Yes, flannel is warmer than cotton. Flannel is more loosely woven than cotton and can hold pockets of air that keep you warm. Flannel sheets and pajamas are a must-have in winter but stay away from micro flannel as it does not breathe and can ruin a good sleep.

  • Our Recommendations: Flannel, flannel, and more snuggly flannel! It will be your saving grace on cold days. Flannel shirtsPJsflannel sheets – yes to all of it!
A stack of patterned flannel fabrics.

9. Goose Down Duvets   

Goosedown duvets, my friend, will keep you warm and super snuggly on the coldest of winter nights. My husband and I named ours the “apocalypse blanket” because we’re sure if the apocalypse comes, we can live in our goose down the blanket and survive.

Wool, goosedown, fleece lap blankets, and quilts are the best way to stay warm. I have blankets everywhere in winter, so they are only an arm’s reach away.

A down duvet fills the frame.

10. Take a hot shower or Bath

How heavenly does a hot bath (or shower) feel on a cold day? Enjoy a long, warming bath by adding luxurious additions that make your hot bath feel even more delightful.

Epsom salts, bath fizzes, sugar scrubs, and more can keep you soaking in hot water even longer. 

Once you get out of the warm water and dry off, hold that body heat in by wearing layers and bundling up. I find a hot bath or a shower is the only way I can warm up when I have a deep chill, keeping me warm for hours.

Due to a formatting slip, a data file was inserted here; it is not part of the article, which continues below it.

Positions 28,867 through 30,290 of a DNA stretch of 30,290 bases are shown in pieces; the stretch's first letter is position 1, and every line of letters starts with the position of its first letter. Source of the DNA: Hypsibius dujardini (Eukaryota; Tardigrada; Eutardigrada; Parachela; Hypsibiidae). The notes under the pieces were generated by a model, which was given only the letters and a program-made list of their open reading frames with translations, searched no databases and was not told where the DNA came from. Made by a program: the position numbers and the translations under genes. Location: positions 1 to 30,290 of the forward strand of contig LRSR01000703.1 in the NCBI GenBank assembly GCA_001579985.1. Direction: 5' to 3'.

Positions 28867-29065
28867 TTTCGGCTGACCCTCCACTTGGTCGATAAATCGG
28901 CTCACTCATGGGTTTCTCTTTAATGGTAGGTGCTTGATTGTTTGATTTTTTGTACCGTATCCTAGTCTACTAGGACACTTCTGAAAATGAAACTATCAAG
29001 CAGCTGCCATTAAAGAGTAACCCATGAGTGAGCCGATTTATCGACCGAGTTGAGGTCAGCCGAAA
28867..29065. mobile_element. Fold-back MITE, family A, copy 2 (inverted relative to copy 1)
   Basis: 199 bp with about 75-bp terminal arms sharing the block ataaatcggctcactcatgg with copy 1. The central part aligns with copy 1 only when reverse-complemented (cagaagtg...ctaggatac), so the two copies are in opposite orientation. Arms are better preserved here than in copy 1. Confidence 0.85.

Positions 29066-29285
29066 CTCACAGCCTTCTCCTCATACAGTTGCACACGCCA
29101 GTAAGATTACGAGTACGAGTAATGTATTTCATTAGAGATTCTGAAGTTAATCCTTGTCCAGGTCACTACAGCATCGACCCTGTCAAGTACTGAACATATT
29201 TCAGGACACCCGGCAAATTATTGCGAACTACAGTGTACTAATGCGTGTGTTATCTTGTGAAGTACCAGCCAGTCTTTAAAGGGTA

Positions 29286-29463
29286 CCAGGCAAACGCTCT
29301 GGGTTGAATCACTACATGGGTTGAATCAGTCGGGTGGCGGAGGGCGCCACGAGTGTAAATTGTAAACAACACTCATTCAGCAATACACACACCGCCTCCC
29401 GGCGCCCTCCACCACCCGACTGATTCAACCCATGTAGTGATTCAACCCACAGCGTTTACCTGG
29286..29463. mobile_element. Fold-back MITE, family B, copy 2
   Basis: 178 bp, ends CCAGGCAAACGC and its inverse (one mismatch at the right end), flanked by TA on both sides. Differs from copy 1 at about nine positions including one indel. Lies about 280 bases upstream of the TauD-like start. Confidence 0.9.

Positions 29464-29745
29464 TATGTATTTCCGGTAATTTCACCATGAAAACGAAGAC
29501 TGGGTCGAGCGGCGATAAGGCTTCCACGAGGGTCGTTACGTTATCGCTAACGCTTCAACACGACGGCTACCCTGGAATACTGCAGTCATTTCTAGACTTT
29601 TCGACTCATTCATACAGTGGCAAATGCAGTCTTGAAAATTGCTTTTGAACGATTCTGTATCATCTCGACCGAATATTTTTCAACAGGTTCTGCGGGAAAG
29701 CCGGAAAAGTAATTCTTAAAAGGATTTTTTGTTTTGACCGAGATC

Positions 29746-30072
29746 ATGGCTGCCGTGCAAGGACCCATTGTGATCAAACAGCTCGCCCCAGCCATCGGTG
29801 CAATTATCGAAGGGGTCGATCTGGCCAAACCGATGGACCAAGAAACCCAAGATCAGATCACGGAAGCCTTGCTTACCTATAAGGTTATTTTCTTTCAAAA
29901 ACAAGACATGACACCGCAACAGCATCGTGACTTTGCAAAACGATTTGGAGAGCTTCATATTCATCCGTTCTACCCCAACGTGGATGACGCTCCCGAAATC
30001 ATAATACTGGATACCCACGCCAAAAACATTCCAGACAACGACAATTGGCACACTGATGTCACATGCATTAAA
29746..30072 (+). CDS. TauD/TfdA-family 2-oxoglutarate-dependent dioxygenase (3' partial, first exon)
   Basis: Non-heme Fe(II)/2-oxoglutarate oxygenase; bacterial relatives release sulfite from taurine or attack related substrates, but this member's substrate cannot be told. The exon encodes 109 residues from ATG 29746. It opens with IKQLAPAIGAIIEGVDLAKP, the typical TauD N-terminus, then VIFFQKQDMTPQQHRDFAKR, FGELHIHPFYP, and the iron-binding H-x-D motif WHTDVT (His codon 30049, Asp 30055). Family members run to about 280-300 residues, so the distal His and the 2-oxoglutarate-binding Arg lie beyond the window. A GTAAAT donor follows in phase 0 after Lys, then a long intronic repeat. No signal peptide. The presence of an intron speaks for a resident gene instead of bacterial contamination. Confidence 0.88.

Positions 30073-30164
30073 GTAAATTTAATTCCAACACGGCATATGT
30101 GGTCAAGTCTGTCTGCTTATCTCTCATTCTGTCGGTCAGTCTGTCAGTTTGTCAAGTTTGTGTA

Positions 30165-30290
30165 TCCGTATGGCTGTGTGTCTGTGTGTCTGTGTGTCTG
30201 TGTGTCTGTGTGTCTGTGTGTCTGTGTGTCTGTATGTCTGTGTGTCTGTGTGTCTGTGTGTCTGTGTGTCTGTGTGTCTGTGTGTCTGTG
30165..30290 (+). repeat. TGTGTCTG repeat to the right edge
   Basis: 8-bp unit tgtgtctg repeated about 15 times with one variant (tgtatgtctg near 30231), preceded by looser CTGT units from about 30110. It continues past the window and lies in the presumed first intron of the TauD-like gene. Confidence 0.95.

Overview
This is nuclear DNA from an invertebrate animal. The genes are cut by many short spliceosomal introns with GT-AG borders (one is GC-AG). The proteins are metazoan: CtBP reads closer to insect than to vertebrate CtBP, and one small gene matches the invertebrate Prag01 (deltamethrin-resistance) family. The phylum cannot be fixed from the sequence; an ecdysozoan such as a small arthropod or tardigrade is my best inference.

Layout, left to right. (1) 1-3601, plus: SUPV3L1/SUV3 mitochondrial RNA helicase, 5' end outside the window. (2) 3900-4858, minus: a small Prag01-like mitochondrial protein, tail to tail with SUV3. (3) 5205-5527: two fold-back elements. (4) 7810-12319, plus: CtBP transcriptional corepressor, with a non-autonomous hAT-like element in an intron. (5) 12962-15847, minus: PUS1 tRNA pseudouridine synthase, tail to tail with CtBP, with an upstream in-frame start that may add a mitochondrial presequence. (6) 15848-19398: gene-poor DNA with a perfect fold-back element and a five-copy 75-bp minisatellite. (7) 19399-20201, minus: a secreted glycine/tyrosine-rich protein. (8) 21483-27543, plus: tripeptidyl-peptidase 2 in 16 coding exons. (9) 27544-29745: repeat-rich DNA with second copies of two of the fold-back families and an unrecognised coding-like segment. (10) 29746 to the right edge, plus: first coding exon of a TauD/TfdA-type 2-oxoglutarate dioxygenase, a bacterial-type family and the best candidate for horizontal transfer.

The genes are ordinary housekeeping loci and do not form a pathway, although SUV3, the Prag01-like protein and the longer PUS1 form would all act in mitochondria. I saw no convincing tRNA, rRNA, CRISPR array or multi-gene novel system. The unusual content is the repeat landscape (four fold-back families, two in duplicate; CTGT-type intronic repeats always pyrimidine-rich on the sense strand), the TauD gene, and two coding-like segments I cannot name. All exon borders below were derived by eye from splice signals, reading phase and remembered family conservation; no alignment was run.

A cute little terrier breed dog taking a bubble bath with his paws up on the rim of the tub.

11. Turn on a Humidifier

Moisture helps make the air feel warmer.

When the humidity of the air is higher, your sweat evaporation slows down, and you will feel warmer. The opposite happens when the air is arid. 

You’ll pay a little more to purchase it, but the warm air will be more than worth it. Humidifiers also add much-needed moisture to the dry air during dry cold winter months.

No humidifier? No problem. Make a big batch of slow-boiling soups or stew on your stovetop. Or fill a large stockpot with water and simmer it for a few hours on the stovetop. Boiling water will fill the air with moisture.

A humidifier being used to help a room feel warmer.

12. Microwave Heating Pads

In a pinch, you could use disposable hand warmers or foot warmers. However, I highly recommend investing in a reusable rice microwave heating pad (up North we call ’em Magic Bags) if you tend to get cold quickly. Plus, they are far better for the environment.

Throw it into the microwave, heat it for a minute, and then enjoy lasting warmth. Stick it behind your back, on your lap, or by your feet! They also work great for warming the foot of the bed before you climb in.

We have several of these all around the house and use them often.

13. Drink Hot Drinks

Warm yourself from the inside out by drinking hot beverages: tea, coffee, cider, or even some epic hot chocolate (Godiva, anyone?), etc.